• Hay Fever cluster
  • Hay Fever doll
  • EWF pollen cartoon
  • %s under a microscope!
Size Specs

Pollen (Hay Fever)


Out of Stock
Hay Fever is a physiological reaction to the courtship rituals of grasses, trees and weeds. Show your allergy afflicted friends some love of their own with Pollen. Makes a great sympathy gift for allergy sufferers.


  • Pollen (Hay Fever) Pollen (Hay Fever) GMUS-PD-0350

    Out of stock

Product Details

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Sizes Giantmicrobes are based on actual microbes, cells, organisms and other critters, only 1,000,000 times actual size!
Gigantic (GG) 16-24"
XL (XL) 10-15"
Original (PD) 5-8"
Keychain (KC) 2-4" with clip
Materials Plush from all new materials. Stuffed with polyester fiber fill. Surface washable: sponge with water & soap, air dry.
Packaging Each plush microbe includes a printed card with fun, educational and fascinating facts about the actual microbe or cell.
Safety Every product meets or exceeds U.S. and European standards for safety. For ages 3 and up.

All about Pollen (Hay Fever)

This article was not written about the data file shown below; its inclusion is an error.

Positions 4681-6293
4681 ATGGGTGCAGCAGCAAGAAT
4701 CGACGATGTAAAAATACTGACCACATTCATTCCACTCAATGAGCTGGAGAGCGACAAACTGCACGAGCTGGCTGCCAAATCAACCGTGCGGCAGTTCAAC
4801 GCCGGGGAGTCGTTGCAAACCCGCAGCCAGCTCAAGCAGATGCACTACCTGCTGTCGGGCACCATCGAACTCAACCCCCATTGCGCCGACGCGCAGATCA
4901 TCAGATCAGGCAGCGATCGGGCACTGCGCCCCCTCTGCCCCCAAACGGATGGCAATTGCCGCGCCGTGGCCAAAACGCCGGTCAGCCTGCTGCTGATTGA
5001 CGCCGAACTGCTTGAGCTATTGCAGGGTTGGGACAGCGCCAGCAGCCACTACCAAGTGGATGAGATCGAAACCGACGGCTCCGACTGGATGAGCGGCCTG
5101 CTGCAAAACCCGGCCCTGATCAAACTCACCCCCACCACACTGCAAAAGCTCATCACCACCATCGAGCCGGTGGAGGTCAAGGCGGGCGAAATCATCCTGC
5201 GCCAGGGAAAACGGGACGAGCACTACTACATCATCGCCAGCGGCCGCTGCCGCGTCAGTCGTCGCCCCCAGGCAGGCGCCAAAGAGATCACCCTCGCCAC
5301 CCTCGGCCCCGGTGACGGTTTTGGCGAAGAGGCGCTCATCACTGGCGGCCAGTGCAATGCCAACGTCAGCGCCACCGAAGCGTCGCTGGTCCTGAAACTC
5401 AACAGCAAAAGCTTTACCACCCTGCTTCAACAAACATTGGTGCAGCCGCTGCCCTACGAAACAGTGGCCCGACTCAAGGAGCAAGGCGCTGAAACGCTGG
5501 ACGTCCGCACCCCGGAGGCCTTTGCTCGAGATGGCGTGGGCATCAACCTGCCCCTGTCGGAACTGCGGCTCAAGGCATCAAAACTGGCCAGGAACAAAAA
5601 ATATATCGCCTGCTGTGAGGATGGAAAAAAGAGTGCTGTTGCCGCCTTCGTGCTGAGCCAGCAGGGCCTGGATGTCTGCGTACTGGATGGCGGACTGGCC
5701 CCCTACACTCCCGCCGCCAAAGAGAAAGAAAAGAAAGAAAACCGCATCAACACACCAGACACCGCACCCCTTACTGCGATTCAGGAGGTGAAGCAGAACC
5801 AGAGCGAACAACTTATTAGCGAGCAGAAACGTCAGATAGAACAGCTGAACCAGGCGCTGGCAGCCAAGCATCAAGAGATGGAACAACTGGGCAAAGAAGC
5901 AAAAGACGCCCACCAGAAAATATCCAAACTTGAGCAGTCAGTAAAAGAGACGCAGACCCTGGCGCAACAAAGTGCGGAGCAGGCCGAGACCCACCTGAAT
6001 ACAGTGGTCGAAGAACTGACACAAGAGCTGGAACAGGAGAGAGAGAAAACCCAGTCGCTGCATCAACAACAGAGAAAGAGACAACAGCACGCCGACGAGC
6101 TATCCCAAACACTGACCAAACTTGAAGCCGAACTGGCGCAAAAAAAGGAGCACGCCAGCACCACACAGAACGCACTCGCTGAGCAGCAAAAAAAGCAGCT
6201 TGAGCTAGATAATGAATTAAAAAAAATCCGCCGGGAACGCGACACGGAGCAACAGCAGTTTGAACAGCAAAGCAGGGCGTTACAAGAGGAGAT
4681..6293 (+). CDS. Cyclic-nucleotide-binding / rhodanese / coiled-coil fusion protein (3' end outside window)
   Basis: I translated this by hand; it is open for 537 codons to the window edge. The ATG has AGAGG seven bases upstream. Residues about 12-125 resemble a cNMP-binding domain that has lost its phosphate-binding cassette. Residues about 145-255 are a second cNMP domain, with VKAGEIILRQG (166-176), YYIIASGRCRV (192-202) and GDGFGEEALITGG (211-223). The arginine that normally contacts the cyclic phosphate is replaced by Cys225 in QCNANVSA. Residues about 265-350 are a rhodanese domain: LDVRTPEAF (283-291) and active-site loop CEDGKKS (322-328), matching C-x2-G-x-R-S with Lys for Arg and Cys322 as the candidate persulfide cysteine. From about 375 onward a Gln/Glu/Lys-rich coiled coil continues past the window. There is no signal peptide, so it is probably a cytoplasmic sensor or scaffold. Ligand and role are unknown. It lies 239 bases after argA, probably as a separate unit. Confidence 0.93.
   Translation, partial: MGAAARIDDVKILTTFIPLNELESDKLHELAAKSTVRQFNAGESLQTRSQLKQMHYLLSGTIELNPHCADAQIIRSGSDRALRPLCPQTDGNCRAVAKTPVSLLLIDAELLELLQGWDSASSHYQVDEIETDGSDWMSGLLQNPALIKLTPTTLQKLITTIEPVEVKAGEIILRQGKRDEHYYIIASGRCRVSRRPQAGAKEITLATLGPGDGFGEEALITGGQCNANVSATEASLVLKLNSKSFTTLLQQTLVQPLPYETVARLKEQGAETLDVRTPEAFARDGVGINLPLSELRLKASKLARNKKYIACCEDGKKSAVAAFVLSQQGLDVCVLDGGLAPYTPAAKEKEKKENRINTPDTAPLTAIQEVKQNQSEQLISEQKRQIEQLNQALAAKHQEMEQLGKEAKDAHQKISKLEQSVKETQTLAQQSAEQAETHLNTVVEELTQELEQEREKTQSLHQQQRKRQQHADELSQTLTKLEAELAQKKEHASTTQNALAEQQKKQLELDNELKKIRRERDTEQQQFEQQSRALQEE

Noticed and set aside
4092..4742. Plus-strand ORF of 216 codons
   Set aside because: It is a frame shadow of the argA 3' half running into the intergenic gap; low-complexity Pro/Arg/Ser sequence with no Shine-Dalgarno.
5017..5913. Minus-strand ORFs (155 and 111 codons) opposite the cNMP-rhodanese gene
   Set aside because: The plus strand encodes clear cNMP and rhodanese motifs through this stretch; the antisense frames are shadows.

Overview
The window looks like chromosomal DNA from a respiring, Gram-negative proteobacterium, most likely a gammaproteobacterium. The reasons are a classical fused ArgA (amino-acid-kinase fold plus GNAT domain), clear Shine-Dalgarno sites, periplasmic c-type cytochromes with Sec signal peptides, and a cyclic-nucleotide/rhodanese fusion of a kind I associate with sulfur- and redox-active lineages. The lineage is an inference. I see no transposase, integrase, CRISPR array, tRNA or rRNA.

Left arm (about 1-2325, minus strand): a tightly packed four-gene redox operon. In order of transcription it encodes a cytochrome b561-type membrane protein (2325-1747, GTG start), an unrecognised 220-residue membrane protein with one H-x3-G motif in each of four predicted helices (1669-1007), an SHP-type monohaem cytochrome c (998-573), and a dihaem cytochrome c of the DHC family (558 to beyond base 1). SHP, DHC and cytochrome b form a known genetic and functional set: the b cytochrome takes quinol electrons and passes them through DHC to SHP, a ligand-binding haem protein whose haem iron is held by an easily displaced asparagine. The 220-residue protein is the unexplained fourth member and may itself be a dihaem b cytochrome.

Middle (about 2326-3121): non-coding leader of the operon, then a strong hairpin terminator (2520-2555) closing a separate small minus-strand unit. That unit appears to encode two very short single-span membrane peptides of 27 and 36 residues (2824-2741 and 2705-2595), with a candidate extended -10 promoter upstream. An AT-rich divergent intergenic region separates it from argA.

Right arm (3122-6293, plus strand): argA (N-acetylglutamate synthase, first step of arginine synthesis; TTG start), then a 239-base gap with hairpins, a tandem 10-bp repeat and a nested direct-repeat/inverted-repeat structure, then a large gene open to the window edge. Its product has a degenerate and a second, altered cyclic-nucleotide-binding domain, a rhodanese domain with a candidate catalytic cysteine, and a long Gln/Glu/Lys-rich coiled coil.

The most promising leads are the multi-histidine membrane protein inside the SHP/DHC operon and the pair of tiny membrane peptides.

FACTS: Hay fever, or medically speaking, seasonal allergic rhinitis, is a physiological reaction to the courtship rituals of grasses, trees, and weeds!

These public displays of affection don’t make everyone gag. But for nearly a quarter of the population, when pollen particles (or airborne male reproductive cells) float into the eyes, nose, or mouth, the body’s sensitive immune system is seriously disturbed. Antibodies are produced, a rush of histamines is released, and the congestion, swelling, itching, and eye-watering typical of the allergy proceeds remorselessly. (As if that weren’t enough, hay fever sufferers are also commonly subjected to a range of other afflictions such as eczema and asthma, and even migraine headaches and depression.)

While trees – and birch trees most notoriously – are the early bloomers that get the spring hay fever season off to a raging start, the common grass pollen causes the most trouble: nearly 95% of hay fever sufferers react badly to the grass pollens released in late spring and early summer. (Cutting your grass can keep it from flowering, but not your neighbors’.)

The good news is that while pollen sensitivity is often passed through families (most commonly on the mother’s side), it tends, like many allergies, to decrease with age. But if you don’t want to wait for old age, antihistamines and steam can help put the spring back in your step.

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